Now that the truth about this propaganda has been revealed, we can expect that those who constructed it – Tony Blair, Dick Cheney et al – will now amend their usual arguments to suggest that they were innocently misled by evidence such as Curveball's. After all, if a defector claimed that there was a substantial bio-weapons programme, as "Curveball" did, how could they know that he was lying? Again, we will be confronted with the "not my fault!" excuse from those who manufactured the case for an avoidable war.
But once again, they are trying to mislead. Here's why. ...
Given the complexity of the data, no single source could ever be taken as authoritative. And the least convincing sources – by their very nature – were defectors. We knew full well that, for very understandable reasons, defectors had a powerful incentive to exaggerate the nature of Iraq's development of WMD. They hated Saddam and wanted him gone. Long before Curveball, there were other defectors who made sometimes wild claims about Iraq's weapons programmes. I remember one report that suggested Iraq had armed its Scud missiles (none of which, in fact, existed, it later emerged) with nuclear warheads, ready to be launched at Israel and other targets. Defector intelligence was, therefore, lowest in the hierarchy of evidence; photographic or signals intercepts were, for obvious reasons, treated as more plausible.
Each piece of evidence, whatever its source, was first subjected to rigorous cross-checking before inclusion in overall analyses. All sources of intelligence suffered from particular deficits: Iraq knew that its signals were monitored and thus limited its communications traffic; it also hid any WMD activity under roofs in military and civilian sites, thereby limiting the value of overhead reconnaissance. So, all evidence had to be tested by the simple method of seeking corroboration from other sources. This method was used across Whitehall, and in the Ministry of Defence and the Cabinet Office in particular, and was the basis for the Joint Intelligence Committee assessments of the WMD threat, several of which I contributed to. In the years I worked on the subject (1997-2002), the picture produced by this method was very clear: there was no credible evidence of substantial stocks of WMD in Iraq.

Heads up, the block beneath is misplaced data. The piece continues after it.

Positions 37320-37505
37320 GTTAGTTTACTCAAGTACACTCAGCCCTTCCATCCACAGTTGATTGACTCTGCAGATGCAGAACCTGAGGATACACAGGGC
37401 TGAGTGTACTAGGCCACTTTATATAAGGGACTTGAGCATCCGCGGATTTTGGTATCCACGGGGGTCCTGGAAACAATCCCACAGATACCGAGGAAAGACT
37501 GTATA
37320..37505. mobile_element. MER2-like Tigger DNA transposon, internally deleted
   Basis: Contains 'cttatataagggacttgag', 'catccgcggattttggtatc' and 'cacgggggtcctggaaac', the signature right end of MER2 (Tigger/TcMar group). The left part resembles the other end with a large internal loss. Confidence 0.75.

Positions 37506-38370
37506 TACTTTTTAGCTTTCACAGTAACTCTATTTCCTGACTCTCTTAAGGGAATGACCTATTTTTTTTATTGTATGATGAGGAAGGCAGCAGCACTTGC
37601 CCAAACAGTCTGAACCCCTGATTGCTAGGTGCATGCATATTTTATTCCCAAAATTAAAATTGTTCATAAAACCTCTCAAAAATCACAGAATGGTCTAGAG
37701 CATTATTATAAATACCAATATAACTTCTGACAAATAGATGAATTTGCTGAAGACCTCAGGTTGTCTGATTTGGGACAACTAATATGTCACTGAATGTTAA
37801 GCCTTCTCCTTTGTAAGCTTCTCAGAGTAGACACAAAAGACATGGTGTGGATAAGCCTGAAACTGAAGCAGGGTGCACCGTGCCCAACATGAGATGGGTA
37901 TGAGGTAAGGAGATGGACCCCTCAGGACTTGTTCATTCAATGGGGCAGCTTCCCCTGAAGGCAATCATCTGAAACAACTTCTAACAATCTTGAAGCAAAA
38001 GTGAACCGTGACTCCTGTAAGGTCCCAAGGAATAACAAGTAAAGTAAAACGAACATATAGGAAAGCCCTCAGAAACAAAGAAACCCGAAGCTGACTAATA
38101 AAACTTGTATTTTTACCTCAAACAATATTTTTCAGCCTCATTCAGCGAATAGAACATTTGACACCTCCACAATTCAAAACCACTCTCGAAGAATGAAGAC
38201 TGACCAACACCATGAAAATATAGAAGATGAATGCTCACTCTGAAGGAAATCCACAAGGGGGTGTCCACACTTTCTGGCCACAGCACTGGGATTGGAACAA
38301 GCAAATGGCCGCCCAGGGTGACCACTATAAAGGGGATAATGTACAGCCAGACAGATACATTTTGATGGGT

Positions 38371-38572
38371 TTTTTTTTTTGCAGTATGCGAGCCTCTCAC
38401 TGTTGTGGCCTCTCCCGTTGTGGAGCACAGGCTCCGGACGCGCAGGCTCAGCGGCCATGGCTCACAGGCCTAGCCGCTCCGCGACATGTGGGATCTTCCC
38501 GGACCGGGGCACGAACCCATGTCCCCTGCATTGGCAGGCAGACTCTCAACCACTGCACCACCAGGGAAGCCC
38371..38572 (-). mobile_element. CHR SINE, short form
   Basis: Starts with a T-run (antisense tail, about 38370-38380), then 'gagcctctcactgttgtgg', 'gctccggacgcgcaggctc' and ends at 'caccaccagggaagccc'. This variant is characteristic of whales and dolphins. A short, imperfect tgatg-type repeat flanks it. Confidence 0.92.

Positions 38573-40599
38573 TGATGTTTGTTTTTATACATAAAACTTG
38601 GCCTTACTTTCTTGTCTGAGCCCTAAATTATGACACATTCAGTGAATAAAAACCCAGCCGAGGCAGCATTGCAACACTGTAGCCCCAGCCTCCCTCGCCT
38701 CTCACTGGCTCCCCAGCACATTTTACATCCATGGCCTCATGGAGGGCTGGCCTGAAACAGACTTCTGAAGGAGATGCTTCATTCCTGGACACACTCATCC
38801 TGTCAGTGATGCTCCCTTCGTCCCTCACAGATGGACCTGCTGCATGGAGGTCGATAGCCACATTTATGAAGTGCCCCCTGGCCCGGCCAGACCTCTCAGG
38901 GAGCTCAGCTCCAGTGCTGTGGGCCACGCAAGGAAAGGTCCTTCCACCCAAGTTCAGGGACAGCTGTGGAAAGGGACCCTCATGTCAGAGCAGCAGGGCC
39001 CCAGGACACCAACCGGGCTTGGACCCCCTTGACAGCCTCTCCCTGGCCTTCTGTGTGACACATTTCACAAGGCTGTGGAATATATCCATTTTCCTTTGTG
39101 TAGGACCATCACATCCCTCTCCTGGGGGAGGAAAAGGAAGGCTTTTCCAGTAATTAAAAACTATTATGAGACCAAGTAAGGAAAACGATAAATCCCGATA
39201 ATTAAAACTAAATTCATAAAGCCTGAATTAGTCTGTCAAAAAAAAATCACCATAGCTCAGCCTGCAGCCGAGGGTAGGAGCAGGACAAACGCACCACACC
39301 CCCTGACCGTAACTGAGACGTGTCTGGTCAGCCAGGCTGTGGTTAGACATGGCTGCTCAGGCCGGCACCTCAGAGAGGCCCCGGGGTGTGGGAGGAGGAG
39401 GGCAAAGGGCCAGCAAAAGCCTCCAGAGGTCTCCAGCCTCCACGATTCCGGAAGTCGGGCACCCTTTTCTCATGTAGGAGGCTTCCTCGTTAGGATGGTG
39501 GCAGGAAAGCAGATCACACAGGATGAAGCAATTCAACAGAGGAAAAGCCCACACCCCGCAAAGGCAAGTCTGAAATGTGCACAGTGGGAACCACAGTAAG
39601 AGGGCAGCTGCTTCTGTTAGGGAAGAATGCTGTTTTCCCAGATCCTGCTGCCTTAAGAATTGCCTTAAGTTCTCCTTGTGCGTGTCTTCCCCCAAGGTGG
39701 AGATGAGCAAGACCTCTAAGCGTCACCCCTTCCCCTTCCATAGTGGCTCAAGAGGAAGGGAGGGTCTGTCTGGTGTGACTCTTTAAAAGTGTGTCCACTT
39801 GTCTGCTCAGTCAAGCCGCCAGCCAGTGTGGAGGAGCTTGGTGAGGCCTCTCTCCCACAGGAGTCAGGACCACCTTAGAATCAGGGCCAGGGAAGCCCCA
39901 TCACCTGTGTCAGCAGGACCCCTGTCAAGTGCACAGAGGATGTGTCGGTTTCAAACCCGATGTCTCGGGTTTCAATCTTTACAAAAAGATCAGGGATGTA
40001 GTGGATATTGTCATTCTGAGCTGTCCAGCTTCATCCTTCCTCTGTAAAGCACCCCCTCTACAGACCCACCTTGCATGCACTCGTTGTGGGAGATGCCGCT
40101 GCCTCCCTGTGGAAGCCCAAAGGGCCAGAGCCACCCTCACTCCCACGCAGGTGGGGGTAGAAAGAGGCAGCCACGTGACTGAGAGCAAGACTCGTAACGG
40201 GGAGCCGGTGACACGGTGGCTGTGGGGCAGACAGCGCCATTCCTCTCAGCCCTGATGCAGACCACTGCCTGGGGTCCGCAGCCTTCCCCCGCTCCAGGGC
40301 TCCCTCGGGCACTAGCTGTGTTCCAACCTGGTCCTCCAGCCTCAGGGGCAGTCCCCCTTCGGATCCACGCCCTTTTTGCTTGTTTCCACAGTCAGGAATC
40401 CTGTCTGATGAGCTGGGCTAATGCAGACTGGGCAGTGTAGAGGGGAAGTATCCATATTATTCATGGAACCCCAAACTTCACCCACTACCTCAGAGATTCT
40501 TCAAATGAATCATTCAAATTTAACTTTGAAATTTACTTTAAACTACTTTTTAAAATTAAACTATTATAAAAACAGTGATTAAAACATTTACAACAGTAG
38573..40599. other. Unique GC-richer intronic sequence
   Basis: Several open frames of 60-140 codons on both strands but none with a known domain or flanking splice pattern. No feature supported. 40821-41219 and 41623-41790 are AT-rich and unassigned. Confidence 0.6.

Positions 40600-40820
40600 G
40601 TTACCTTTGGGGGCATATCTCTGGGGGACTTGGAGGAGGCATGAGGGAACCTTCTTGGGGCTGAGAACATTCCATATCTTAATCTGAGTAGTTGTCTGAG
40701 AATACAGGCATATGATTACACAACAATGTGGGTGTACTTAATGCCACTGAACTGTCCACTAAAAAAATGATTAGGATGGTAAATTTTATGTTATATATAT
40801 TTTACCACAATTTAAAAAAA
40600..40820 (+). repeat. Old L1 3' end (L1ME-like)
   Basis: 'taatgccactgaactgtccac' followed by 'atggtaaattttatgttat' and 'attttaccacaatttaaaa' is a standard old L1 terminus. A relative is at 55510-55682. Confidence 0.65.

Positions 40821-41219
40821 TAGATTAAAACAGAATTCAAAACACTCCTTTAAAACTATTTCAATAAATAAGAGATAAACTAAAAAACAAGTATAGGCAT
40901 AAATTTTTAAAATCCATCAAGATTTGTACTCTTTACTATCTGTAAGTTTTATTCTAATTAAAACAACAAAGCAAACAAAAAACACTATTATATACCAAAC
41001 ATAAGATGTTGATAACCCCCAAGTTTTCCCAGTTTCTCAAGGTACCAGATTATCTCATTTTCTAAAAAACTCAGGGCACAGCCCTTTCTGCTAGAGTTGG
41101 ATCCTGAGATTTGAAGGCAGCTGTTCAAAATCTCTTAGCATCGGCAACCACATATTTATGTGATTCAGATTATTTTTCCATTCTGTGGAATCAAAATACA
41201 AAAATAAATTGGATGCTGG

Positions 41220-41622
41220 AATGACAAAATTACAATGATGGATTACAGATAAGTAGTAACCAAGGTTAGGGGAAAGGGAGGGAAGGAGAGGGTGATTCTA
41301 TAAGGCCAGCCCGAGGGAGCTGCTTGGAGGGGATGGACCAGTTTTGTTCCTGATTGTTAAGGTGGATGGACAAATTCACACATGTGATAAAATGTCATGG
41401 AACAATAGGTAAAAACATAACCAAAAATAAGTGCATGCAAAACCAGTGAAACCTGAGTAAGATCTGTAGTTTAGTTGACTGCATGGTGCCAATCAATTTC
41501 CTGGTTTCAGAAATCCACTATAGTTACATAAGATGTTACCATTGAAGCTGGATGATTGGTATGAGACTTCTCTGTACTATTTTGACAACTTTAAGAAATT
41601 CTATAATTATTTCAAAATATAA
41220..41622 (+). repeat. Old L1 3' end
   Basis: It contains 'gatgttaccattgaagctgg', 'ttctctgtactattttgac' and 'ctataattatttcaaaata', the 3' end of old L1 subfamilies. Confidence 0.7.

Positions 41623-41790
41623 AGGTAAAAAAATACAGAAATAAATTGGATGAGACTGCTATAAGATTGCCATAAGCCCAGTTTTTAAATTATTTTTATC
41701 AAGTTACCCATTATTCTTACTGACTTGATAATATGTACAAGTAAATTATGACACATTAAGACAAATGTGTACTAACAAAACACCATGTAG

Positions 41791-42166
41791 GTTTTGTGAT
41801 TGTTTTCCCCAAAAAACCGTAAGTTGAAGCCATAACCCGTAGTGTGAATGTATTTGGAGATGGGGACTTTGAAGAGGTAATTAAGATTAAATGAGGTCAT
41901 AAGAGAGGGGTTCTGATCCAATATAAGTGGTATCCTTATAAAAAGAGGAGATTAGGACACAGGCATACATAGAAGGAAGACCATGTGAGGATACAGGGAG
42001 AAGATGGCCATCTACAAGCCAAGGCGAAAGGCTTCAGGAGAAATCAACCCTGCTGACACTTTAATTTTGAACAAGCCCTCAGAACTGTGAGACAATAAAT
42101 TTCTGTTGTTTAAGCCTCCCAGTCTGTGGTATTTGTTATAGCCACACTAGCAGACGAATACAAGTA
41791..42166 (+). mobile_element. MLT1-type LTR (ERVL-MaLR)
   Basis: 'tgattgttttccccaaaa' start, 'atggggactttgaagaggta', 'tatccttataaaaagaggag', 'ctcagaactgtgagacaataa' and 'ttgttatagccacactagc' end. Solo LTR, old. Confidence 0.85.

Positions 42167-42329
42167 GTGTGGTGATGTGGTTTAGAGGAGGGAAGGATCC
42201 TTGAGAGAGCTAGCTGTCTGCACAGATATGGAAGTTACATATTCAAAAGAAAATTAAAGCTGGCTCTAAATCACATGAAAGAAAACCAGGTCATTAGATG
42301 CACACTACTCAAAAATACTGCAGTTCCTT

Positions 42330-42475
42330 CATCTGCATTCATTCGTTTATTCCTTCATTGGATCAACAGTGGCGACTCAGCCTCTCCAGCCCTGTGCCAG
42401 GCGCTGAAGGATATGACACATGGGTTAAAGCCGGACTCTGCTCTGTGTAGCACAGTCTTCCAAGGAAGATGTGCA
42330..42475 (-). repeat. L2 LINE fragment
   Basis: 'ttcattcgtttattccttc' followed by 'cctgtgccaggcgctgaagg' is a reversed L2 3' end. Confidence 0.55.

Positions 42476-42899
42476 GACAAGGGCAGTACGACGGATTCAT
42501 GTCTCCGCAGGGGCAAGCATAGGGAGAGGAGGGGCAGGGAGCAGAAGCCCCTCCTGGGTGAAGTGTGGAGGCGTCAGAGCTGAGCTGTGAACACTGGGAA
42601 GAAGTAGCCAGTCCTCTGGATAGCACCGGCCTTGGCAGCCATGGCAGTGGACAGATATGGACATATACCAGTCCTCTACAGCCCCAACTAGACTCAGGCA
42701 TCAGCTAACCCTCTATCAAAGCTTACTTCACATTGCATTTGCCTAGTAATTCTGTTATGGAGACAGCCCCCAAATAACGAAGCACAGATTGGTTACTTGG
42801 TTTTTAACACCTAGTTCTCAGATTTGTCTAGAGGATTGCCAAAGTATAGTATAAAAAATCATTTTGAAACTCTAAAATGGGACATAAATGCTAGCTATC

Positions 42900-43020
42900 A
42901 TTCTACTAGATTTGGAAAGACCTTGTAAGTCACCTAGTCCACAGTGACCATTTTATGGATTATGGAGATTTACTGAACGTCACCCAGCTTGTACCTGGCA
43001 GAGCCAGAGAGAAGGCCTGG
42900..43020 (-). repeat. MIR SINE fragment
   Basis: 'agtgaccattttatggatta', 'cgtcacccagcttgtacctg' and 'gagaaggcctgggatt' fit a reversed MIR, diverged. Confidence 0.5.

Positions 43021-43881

And it was this method – clearly – that was abandoned in advance of the war. Instead of a careful cross-checking of evidence, reports that suited the story of an imminent Iraqi threat were picked out, polished and formed the basis of public claims like Colin Powell's presentation to the UN security council, or the No 10 dossier. This was exactly how a false case for war was constructed: not by the deliberate creation of a falsehood, but by willfully and secretly manipulating the evidence to exaggerate the importance of reports like Curveball's, and to ignore contradictory evidence. This was a subtle process, elaborated from report to report, in such a way that allowed officials themselves to believe that they were not deliberately lying – more editing, perhaps, or simplifying for public presentation.
Chicago Sun-Times : Rumsfeld's Book Shows How He Pulled Wool Over Our Eyes.
New York Times: Simply the Worst.
The Hill: In New Book, Rumsfeld Knows Best.
Did Clinton not give them "space to breathe"? Was that really all they needed? And would Iraq have fixed itself too?
Would X years under Hussein have been better than the human cost of the war? How an we know that when we don't even know X? It's all just a big guessing game.
...there is another way for the bloodshed to stop, and that is for the Iraqi military and the Iraqi people to take matters into their own hands, to force Saddam Hussein, the dictator, to step aside and to comply with the UN resolutions.
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